“In this case, by removing the trees as Parks Canada has done, we have an opportunity to see what the lasting effects are of a forest on a prairie, and whether it’s possible to restore prairie after trees have actually encroached upon it,” she says.
Plains rough fescue – a species of grass tolerant to extreme cold, which makes it an important food source for wildlife in the winter – is already under threat.
“Less than five per cent of the original fescue prairie remains in Canada,” Coffey says, adding that agricultural and other human activities have largely led to its disappearance. “Aside from human land use, climate change is also a huge factor because as temperatures change and natural disturbance regimes change – like fires – trees then take the opportunity to spread into areas where they previously would not have grown.”
And make no mistake: preserving what’s left of the natural prairie is vital in the fight against climate change because fescue grass and other native species absorb large amounts of carbon dioxide in their extensive roots. As a result, efforts to restore it by cutting down or using fire to remove invading trees could play an important role, too.
One very essential piece of this puzzle, however, is whether the prairie will actually return to its natural order.
“One of the concepts we’re working with is legacy effects, the lasting impact of a previous condition in an ecosystem, which in this case are the trees,” Coffey says. “If we are seeing in the plant community that native plants are not returning, I predict that there are legacy effects in the soil and that maybe the nematode communities will give some indication of this.”
Amy Brown is using new technology to collect information about student progress.
Technology is undoubtedly a powerful tool for educators.
But just how helpful can it be in providing early learning services for children with autism spectrum disorder?
That’s the question researcher Amy Brown hopes to answer with her latest research project.
A master’s student in the University of Manitoba’s Department of Psychology, Brown says the issue is whether data on a student’s progress can be best captured the old fashioned way – by pen and paper – or by using a new app developed for the iPad.
“The idea is that I’m evaluating two different methods of collecting data for children who are receiving early learning services provided through St. Amant,” she says, referring to the Winnipeg-based centre that works with Manitobans who have developmental disabilities such as autism.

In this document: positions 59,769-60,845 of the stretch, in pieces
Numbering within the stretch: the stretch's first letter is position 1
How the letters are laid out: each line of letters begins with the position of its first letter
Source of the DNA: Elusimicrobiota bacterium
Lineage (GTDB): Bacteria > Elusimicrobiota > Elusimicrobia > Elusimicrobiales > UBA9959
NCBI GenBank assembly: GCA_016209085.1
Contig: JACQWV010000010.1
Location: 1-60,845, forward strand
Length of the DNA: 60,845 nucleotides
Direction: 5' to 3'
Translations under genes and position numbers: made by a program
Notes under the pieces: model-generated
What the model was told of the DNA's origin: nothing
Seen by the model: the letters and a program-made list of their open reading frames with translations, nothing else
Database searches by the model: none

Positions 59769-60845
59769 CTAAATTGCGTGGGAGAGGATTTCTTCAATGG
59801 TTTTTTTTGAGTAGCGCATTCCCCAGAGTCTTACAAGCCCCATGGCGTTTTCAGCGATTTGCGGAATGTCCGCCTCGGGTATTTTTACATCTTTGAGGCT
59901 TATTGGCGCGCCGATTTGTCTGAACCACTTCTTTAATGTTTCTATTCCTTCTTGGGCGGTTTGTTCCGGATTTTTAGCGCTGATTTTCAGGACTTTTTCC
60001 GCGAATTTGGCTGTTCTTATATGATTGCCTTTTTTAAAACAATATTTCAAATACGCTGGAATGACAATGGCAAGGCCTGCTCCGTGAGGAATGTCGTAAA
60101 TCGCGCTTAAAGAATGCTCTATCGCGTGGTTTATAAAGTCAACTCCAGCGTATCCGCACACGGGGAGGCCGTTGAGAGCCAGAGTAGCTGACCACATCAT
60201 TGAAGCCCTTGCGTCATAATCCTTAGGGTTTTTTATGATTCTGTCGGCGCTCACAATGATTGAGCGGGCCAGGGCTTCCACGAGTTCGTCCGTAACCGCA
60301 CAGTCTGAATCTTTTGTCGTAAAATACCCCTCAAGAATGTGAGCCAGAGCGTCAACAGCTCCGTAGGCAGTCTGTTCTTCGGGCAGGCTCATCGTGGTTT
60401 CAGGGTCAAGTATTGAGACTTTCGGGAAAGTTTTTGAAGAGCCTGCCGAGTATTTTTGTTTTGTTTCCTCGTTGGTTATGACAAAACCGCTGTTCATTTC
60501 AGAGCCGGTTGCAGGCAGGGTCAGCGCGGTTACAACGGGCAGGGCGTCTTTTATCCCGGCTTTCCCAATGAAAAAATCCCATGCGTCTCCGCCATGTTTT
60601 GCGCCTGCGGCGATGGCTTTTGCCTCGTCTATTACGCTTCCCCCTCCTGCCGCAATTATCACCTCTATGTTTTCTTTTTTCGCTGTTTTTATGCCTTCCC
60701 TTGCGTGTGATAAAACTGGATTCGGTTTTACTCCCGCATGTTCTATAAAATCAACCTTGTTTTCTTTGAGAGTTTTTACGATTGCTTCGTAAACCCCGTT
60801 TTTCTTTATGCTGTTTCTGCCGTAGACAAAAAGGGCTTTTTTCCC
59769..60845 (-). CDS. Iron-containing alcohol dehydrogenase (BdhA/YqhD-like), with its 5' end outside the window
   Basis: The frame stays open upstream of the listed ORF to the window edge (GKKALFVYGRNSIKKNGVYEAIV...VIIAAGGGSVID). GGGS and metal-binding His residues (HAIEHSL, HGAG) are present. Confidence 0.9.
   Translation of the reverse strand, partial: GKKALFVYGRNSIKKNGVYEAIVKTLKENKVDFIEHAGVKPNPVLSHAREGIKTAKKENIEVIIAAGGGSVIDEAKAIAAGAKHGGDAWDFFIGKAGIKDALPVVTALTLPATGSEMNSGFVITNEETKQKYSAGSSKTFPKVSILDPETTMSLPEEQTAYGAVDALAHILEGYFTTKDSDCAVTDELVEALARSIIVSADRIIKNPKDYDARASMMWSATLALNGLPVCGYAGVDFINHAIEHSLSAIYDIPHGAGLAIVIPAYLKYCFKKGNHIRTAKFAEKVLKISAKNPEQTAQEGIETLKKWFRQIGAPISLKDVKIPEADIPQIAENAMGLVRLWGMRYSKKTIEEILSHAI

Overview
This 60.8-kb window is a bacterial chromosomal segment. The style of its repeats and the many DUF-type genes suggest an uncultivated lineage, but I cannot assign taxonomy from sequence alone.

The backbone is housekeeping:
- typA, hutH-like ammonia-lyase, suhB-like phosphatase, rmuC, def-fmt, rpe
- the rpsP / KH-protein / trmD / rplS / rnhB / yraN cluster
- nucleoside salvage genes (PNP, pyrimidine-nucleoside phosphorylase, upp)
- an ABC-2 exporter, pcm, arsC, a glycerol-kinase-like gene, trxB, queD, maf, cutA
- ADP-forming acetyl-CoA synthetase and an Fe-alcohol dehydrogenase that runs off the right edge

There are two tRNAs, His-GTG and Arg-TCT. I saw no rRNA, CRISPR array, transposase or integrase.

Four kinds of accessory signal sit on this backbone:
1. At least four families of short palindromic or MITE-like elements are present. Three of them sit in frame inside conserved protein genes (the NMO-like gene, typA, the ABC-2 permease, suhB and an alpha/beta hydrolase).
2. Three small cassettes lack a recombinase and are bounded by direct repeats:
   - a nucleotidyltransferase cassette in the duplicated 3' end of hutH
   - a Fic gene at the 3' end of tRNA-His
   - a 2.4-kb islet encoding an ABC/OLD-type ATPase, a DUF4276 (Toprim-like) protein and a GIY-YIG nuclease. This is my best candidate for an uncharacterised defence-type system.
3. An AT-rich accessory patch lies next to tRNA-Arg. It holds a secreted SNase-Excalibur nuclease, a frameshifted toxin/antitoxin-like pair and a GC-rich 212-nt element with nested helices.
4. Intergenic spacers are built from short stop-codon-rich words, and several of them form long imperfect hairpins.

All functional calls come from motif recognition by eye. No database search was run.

The children in question receive education via St. Amant through a program called Early Intensive Behavioural Intervention (EIBI). It is often provided in a one-on-one format with a tutor in the home of a child prior to reaching school age.
The tutor and child typically engage in a number of activities including matching real objects with the appropriate image in a photograph and working on making eye contact during social interaction.
The tutor then compiles the child’s responses and other related information – like how long it took to answer a request – by writing them down on paper. The information is then stored in a binder for a supervisor who assesses the progress.
Brown says the potential benefits of going digital are apparent. “We’re a society that is leaning toward going green, so just establishing a process that uses less paper is really nice,” she says. “We’re also anticipating that it will save time in how long it takes us to actually record and use the information.”
The administrative time savings could have many benefits for tutors and their students. Top of the list is that tutors can focus on learning rather than paper- work.
Moreover, “when you’re working with kids, you’re trying to have fun playing around with them, and papers can get damaged and lost,” she says. “So having something stored in one place, safely, is a little bit more advantageous.”
Dr. Toby Martin, Brown’s research supervisor, says the research is cutting-edge in many ways.
For one, it leverages the power of information technology.
“An umbrella term that applies here is ‘e-health’ or electronically-based health-care systems,” he says. “We have them already for many different areas of health care, but the problem with EIBI delivery is there has been very little application of it so far, despite its potential for a big benefit.”
Brown says the hope is that digital data entry, compilation, storage and analysis will help improve learning and outcomes for students.
“It’s great to have a program that can offer more efficient data collection because time is of the essence for these kids,” she says.
For example, with pen and paper, it takes much longer for a tutor and supervisor to review information and determine how the child’s program should be adjusted to promote learning.
“Having a reduction in latency – where we can lessen the amount of time it takes to make those decisions – is always a welcome thing because that increases the time that can be spent on effective learning opportunities,” Brown says.
“And that means there’s a better chance we can target the areas that will help produce the best outcomes.”
Ultimately, if information gathering and analysis can be made in near real-time to measure progress, supervisors and tutors can change the lesson plans more quickly or even direct consultants that are developing the programming to adjust curriculum to make it more effective. “Because we’re publicly funded with limited resources, we want to make sure that we’re maximizing our efforts with these children,” Brown says. “We want to provide them with the best kind of learning that can help them be successful in their lives.”
Joel Schlesinger is a Winnipeg writer.
Wave is published six times a year by the Winnipeg Health Region in cooperation with the Winnipeg Free Press. It is available at newsstands, hospitals and clinics throughout Winnipeg, as well as McNally Robinson Books.
Read the March / April 2017 issue of Wave